Frequently people think compassion and love are merely sentimental. No! They are very demanding. If you are going to be compassionate, be prepared for action.
- Archbishop Desmond Tutu
My husband and I were married on December 28, 1996, in New York's Marble Collegiate Church, where my grandfather Norman Vincent Peale preached for decades. Grandpa had died three years earlier (almost to the day), but he was surely with us in the spirit of his love, his hope and his faith.
At our reception, my sister and maid of honor, Rebecca, gave a beautiful toast based on those three ever-constant virtues expressed in 1 Corinthians 13:13, “And now these three remain: faith, hope and love.” I still remember her brilliance in weaving together our marriage, the Christmas season and our family’s steadfast legacy of faith. I believe Grandpa Peale was by Rebecca’s side as she shared her words that evening.
We often hear this verse from First Corinthians at weddings or during the Christmas season, but we can all find a bit of hope, faith and love in our everyday lives if we remain open to them. Not always easy, for sure. But these three virtues are there should we choose to reach for them.
Last evening I heard a story about Albert Lexie, who has worked in a Pittsburgh children’s hospital for more than 30 years as a shoe-shiner. He charges $5 per shine and has given every tip he has ever received to the hospital’s Free Care Fund, which provides services for children whose families can’t afford them. Over his career he has contributed more than $200,000 to the fund.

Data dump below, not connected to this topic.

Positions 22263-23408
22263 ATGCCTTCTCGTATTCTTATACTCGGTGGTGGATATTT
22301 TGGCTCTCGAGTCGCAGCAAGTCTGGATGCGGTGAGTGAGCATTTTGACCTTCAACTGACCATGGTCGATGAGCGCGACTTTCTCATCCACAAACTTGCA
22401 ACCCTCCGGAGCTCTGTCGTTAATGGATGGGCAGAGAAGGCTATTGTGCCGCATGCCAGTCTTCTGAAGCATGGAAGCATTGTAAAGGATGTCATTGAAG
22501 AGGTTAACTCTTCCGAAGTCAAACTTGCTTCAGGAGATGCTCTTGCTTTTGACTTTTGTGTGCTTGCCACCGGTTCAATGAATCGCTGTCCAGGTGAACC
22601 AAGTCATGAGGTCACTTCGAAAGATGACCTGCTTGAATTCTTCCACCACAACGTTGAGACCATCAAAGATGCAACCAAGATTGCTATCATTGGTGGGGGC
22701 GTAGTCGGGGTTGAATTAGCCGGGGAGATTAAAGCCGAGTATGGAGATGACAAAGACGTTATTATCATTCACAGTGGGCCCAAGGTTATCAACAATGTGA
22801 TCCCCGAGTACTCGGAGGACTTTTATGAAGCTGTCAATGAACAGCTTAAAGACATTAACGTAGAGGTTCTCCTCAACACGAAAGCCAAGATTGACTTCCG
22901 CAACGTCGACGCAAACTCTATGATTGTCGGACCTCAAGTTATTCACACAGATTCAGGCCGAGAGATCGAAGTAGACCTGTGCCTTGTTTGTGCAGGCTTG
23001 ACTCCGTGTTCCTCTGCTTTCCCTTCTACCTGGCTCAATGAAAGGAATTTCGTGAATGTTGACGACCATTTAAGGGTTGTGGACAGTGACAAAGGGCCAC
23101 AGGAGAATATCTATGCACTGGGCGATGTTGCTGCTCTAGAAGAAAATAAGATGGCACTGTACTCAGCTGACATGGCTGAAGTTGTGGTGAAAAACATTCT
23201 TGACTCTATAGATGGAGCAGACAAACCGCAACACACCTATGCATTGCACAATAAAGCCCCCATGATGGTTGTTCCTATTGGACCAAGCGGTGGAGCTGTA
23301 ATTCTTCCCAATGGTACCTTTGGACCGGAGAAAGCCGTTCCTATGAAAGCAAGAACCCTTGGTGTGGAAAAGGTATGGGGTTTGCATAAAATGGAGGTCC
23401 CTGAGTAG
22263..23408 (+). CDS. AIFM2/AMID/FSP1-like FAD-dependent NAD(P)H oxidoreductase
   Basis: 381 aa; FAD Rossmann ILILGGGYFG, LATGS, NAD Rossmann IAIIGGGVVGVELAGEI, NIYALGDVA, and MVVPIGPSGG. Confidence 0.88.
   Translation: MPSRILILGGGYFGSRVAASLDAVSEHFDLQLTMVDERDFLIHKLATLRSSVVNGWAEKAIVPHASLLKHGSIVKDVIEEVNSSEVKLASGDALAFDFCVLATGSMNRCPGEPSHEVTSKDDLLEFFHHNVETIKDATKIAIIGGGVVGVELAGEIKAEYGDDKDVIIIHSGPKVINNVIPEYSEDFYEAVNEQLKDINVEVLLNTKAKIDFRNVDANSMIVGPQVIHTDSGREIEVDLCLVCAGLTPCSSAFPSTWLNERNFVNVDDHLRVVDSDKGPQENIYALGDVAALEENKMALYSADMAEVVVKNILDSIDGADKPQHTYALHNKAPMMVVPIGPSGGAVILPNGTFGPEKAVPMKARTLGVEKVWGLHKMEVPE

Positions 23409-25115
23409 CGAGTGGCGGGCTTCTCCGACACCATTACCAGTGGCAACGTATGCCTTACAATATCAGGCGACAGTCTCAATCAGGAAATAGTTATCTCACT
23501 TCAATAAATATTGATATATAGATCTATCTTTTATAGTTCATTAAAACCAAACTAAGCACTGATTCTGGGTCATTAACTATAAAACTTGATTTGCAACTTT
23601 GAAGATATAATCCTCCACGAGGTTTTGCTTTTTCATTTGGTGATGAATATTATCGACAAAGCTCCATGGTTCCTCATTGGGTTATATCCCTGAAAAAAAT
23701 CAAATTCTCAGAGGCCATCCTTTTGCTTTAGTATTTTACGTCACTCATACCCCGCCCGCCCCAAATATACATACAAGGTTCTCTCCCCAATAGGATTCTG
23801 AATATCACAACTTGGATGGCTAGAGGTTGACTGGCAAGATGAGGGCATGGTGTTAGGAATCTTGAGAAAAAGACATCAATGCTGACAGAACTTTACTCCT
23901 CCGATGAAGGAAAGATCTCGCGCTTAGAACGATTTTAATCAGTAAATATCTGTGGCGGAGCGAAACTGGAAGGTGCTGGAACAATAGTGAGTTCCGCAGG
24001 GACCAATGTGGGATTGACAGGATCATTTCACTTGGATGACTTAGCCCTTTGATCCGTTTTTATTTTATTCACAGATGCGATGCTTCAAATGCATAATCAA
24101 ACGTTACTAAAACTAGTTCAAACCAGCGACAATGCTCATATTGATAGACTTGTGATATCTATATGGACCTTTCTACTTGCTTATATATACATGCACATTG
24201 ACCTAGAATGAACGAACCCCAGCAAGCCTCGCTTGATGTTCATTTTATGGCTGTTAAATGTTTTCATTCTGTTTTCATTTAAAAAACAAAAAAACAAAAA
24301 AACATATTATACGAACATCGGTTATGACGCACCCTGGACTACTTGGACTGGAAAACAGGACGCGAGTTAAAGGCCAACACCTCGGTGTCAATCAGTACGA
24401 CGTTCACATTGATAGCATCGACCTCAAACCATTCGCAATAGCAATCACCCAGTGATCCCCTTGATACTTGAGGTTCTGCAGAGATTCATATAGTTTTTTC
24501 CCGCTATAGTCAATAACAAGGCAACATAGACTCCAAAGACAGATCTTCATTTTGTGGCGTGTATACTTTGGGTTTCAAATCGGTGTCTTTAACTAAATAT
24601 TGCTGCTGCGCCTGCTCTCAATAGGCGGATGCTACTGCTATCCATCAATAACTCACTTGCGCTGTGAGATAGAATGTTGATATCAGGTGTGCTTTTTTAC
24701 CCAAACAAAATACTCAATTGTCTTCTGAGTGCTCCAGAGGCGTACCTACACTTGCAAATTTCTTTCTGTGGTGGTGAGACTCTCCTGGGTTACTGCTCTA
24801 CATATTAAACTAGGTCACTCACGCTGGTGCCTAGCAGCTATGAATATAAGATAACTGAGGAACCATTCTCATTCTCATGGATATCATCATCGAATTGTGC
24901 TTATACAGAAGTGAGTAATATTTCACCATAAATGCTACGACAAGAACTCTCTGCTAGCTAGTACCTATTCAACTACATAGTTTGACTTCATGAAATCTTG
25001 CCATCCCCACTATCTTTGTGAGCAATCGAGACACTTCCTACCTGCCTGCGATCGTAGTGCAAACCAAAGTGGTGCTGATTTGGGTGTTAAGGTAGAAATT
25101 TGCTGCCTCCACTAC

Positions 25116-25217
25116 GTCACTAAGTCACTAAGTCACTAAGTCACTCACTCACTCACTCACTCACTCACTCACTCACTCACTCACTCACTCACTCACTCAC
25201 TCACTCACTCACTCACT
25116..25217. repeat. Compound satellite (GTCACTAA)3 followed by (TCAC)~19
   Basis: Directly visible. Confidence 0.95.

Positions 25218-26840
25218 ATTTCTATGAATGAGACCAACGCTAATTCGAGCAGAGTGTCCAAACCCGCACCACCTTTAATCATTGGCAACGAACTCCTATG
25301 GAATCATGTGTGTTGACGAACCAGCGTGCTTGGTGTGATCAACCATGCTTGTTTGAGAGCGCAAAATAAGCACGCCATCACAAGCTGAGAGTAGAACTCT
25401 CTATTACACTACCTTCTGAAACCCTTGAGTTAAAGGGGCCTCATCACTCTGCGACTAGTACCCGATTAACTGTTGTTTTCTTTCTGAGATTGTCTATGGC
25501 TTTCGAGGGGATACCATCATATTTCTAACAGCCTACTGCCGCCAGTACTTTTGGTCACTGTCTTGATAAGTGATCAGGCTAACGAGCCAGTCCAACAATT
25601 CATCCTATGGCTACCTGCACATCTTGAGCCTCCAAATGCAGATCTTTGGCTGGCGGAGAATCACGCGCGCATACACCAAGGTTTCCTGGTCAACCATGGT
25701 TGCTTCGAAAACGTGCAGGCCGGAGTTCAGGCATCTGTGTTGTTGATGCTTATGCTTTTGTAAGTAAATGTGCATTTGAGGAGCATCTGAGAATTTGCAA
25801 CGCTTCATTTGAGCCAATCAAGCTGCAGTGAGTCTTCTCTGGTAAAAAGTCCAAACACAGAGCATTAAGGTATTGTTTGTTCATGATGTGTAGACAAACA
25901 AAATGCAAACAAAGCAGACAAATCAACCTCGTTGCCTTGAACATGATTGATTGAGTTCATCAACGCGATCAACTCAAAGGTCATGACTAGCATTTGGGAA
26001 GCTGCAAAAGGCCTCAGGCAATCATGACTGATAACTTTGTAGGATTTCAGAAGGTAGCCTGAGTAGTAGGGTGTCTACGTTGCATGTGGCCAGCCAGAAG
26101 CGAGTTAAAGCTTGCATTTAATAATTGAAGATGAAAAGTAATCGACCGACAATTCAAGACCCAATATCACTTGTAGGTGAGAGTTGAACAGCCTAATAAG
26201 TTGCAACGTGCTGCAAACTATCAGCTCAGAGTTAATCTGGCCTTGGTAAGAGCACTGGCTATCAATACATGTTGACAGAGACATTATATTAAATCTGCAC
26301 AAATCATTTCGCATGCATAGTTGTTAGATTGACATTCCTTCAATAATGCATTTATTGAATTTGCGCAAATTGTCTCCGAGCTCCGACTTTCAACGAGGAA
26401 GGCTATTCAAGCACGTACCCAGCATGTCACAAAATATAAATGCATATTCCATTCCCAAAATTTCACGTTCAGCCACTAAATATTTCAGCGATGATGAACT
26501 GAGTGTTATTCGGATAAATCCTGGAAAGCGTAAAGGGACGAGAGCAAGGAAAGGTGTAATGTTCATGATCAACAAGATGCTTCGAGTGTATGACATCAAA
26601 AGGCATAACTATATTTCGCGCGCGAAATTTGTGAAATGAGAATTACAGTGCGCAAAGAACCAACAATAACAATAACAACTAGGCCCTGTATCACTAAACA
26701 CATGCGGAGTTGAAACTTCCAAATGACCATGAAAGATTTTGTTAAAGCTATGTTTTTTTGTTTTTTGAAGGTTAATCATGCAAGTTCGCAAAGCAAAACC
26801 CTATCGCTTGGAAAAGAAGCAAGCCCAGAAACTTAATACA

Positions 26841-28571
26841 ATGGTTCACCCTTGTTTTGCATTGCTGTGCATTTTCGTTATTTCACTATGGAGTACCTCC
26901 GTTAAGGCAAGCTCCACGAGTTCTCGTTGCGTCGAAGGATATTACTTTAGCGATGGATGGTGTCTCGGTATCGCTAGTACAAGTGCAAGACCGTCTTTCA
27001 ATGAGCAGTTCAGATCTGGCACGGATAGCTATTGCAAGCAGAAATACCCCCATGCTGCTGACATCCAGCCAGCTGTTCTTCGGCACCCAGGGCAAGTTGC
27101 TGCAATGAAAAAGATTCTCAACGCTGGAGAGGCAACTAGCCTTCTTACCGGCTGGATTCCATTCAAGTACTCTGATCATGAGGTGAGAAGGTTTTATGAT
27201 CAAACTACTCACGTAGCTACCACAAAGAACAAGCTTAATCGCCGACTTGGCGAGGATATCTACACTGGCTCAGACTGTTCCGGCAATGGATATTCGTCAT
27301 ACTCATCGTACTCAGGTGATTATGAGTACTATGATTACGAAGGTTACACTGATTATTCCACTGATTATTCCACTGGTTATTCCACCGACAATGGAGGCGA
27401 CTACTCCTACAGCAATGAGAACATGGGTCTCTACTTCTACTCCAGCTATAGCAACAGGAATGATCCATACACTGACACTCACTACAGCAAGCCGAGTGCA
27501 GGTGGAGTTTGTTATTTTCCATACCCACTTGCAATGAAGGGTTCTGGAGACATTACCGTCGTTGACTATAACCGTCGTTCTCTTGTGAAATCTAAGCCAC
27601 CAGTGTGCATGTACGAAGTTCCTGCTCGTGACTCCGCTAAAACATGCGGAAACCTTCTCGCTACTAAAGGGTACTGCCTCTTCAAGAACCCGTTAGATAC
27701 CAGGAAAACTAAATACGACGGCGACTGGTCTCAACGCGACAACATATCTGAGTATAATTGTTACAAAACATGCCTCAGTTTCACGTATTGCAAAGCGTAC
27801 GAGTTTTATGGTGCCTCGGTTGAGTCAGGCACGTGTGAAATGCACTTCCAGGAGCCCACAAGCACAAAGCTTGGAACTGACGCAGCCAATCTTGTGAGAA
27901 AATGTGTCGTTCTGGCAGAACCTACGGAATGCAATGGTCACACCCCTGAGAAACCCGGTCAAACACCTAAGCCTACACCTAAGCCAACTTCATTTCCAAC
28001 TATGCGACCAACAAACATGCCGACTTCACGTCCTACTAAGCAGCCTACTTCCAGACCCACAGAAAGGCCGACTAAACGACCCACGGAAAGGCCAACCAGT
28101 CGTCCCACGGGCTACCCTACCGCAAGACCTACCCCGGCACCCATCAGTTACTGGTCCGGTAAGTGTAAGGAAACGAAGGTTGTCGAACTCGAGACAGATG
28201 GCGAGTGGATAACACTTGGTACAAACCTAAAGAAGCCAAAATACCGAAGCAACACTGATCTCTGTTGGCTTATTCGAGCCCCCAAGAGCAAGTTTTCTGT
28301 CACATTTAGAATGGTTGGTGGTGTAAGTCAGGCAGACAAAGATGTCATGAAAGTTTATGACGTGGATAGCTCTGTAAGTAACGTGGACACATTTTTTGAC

Yesterday was Mr. Lexie’s day of retirement. The impact he had was clear through the comments of those who know him. The lesson of giving, expecting nothing in return, echoed profoundly. I could not help but think about the faith he had that his giving was going to make a difference in the lives of thousands he would never meet; about the love he had for those in need; and about the hope that “his” hospital would do all it could, the way he did all he could, to help save kids’ lives. This gentleman chose to live simply yet give abundantly, each and every day. A truly inspiring story.
Last weekend, I was purging my children’s art table of “excess.” I found, beneath a pile of who-knows-what, a journal with the word hope on the cover that I had given to my now almost-13-year-old daughter around four years ago. I know I shouldn’t have... but I flipped through the pages.
Only about three pages were written on. One of the pages had this quotation: " 'The realities of faith, hope and love can make every day an exciting adventure.' –Norman Vincent Peale." I’ve never shared this quotation with my daughter, but I believe that somehow her late great-grandfather Peale did. My hope is that she and her two siblings will allow faith, hope and love to be a part of their life adventure, every day.
May faith, hope and love be yours, now and in all the days ahead.
Katheryn (Katie) Allen Berlandi is the seventh of Guideposts cofounders Dr. Norman Vincent Peale and Ruth Stafford Peale’s eight grandchildren. She is a clinical social worker with a private practice focusing on children, adolescents and families, and a consultant for Guideposts and the Guideposts Foundation. Katie lives in a small town in Connecticut with her husband, two daughters and son.